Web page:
We need a better plan to decrease coronavirus case counts. Each day we see new headlines that COVID-19 cases are up. This is now after seven months of the coronavirus pandemic, and it seems that we still do not have a viable plan to contain its spread.
Increased mask wearing is critical, yet it is not a silver bullet. In Salt Lake County, we have already achieved 90% to 96% compliance with mask wearing. Despite this, case counts and hospital bed use are rising. With spiking case counts in Salt Lake County, we are faced with the question: “Where do we go from here?”
Salt Lake County Mayor Jenny Wilson recently said that we are “out of options,” except for a shutdown, in our ability to decrease COVID-19 case counts in the county. I do not believe this is the case and think that there is much more that we can and should be doing to save lives and slow the spread of the coronavirus.
First and foremost, we need universal and repeat testing for every resident. Other countries, such as South Korea, which have case counts much lower than ours, have proved that this is the most effective way to find those who are spreading the virus and prevent them from doing so.
This approach is effective because we are able to quickly find and isolate exactly where the coronavirus is in our community. When people test positive, they quarantine and no longer interact with the public where they could spread the virus. This allows us to actively take live COVID-19 pathogens out of our community every day. This is not something we are currently doing.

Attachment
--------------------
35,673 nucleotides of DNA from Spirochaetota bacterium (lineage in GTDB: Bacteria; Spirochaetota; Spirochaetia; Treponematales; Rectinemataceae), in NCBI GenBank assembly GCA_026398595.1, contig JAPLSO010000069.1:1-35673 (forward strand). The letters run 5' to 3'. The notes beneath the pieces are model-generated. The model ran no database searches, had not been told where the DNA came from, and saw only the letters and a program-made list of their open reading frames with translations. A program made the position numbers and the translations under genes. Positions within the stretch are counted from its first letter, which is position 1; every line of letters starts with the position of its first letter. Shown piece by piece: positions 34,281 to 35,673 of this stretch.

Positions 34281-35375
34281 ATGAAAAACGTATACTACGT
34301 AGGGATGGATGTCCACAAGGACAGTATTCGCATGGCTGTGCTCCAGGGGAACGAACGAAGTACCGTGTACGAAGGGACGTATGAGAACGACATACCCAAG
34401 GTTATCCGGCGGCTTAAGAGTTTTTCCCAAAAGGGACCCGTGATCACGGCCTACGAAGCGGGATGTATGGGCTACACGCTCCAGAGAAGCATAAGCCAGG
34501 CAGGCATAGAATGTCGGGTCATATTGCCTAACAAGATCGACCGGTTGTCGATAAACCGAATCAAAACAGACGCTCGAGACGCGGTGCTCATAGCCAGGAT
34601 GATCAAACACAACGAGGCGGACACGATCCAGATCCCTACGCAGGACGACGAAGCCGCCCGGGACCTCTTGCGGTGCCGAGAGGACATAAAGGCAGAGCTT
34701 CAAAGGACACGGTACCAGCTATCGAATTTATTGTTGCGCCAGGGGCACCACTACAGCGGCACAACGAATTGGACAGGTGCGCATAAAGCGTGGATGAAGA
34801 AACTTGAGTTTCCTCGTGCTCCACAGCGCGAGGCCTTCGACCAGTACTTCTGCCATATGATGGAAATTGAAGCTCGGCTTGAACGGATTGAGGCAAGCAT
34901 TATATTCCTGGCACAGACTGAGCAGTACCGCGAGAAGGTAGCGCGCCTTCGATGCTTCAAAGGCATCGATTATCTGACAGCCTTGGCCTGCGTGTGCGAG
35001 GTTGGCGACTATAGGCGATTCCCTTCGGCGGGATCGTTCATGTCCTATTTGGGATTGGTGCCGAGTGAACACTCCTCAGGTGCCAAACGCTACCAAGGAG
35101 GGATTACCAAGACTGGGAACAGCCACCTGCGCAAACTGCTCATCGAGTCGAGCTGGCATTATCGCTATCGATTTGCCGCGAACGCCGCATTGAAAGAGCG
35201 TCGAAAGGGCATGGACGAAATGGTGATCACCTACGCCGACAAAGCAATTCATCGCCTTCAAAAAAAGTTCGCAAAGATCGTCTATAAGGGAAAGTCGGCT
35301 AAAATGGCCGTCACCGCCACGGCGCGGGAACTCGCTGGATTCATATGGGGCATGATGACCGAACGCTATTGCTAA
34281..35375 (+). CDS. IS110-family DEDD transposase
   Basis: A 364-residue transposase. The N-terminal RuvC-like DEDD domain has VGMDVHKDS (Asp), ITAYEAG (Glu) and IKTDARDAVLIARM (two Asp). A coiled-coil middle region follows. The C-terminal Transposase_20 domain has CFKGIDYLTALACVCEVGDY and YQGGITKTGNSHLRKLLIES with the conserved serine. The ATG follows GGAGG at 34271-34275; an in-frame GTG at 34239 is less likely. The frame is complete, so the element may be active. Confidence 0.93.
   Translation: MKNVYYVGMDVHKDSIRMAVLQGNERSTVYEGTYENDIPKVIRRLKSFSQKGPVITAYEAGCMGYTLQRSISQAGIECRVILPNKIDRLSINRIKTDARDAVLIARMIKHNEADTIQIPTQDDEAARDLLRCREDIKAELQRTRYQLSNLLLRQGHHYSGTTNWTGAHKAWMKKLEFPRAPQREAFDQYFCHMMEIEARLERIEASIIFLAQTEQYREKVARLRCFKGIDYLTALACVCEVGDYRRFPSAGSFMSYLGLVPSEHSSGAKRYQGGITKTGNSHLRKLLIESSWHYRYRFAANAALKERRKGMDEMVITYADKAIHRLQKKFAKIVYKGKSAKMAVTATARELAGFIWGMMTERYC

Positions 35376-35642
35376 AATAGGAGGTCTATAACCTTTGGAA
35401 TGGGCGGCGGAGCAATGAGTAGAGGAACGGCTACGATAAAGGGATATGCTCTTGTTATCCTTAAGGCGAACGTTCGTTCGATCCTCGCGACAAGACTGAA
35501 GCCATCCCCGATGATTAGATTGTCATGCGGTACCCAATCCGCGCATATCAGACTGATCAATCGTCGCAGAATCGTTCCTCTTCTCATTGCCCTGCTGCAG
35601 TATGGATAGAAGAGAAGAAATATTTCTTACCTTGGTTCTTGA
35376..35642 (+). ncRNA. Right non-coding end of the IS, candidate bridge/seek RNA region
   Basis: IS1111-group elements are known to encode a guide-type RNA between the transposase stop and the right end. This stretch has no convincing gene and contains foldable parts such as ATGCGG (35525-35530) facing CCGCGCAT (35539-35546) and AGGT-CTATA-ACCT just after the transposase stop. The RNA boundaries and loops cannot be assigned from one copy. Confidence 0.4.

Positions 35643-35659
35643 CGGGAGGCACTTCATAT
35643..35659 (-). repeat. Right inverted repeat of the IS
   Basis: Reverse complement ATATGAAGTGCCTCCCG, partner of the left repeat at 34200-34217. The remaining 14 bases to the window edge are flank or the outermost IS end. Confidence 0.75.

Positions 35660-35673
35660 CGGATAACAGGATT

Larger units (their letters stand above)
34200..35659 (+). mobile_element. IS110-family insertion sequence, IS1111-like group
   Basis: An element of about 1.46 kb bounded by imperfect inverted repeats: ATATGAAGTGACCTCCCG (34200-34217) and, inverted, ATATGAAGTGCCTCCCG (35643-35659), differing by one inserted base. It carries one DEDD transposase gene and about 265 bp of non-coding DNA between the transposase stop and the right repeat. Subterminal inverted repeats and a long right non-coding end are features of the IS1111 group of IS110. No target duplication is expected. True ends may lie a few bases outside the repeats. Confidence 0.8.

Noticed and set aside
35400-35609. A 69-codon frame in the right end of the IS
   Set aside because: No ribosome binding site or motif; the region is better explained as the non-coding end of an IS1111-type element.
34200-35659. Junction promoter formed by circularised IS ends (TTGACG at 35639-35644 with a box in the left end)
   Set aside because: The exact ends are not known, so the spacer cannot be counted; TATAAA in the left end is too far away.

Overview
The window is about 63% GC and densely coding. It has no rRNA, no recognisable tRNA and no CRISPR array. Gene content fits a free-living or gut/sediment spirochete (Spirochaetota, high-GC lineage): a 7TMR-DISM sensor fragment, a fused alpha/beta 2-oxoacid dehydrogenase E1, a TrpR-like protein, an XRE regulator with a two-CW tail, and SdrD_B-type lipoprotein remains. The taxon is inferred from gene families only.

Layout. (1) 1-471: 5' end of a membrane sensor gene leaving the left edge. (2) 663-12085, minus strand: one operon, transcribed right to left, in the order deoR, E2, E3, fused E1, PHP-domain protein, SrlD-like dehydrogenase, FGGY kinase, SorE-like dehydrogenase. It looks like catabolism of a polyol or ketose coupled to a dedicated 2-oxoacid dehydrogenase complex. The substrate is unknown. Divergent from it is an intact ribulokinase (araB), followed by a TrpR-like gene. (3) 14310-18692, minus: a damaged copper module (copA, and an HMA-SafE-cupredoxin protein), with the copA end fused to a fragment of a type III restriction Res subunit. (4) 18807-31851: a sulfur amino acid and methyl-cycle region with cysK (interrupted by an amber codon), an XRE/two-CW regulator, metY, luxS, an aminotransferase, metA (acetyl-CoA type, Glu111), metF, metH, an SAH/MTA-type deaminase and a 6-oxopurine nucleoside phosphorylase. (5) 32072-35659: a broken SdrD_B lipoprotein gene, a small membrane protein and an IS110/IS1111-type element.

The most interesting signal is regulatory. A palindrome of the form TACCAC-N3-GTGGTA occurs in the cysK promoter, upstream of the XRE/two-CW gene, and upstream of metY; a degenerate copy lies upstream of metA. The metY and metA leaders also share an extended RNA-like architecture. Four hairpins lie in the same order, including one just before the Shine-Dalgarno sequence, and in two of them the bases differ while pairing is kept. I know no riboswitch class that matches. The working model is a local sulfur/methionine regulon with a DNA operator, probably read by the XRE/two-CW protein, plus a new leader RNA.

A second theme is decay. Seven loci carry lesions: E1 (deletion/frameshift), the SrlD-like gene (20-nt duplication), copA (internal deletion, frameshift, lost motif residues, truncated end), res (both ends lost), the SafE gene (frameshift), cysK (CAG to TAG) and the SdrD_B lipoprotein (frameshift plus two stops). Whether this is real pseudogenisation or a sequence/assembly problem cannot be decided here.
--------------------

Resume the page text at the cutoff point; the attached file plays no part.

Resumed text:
Ask yourself, which is more effective? People carrying COVID-19 who wear a mask yet continue to go in public because they are unaware that they are positive? Or people who have COVID-19, know they are positive because they have been tested, and quarantine from interacting with the public at all.
Not only is this the most effective way to combat the spread of COVID-19, but it is also the least detrimental to society at large. Rather than shutdowns, we can find those who are positive, give peace of mind to those who are negative with opportunities to continually get tested, and children can still go school and parents can continue to work.
Unfortunately, this county administration has proved inept at testing, abandoning mobile testing within days of it being tried and also making personally identifiable information public on a county website for days in violation of HIPAA.
And, perhaps worst of all, the county is still sitting on nearly $100 million of Coronavirus Aid, Relief and Economic Security (CARES) Act, funding it received over six months ago that could have been used in this effort to safeguard our residents, provide for testing and lead in economic recovery.
We have the technology that would allow residents to sign up online or via their phone, be directed to one of potentially hundreds of locations, and find out almost immediately if they are infected. This would cut back on lost days of work and school, alleviate anxiety, protect our most vulnerable and save lives.
Providing universal and repeat testing has been my position since March, when the outbreak began. This is how I would have handled the pandemic differently. I take this pandemic very seriously and believe that we need real, effective solutions to combat it.
Without an effective plan, we will continue to see case counts rise until we have a vaccine. Many lives could be saved in the meantime.
Trent Staggs is Riverton’s mayor and a candidate for Salt Lake County mayor.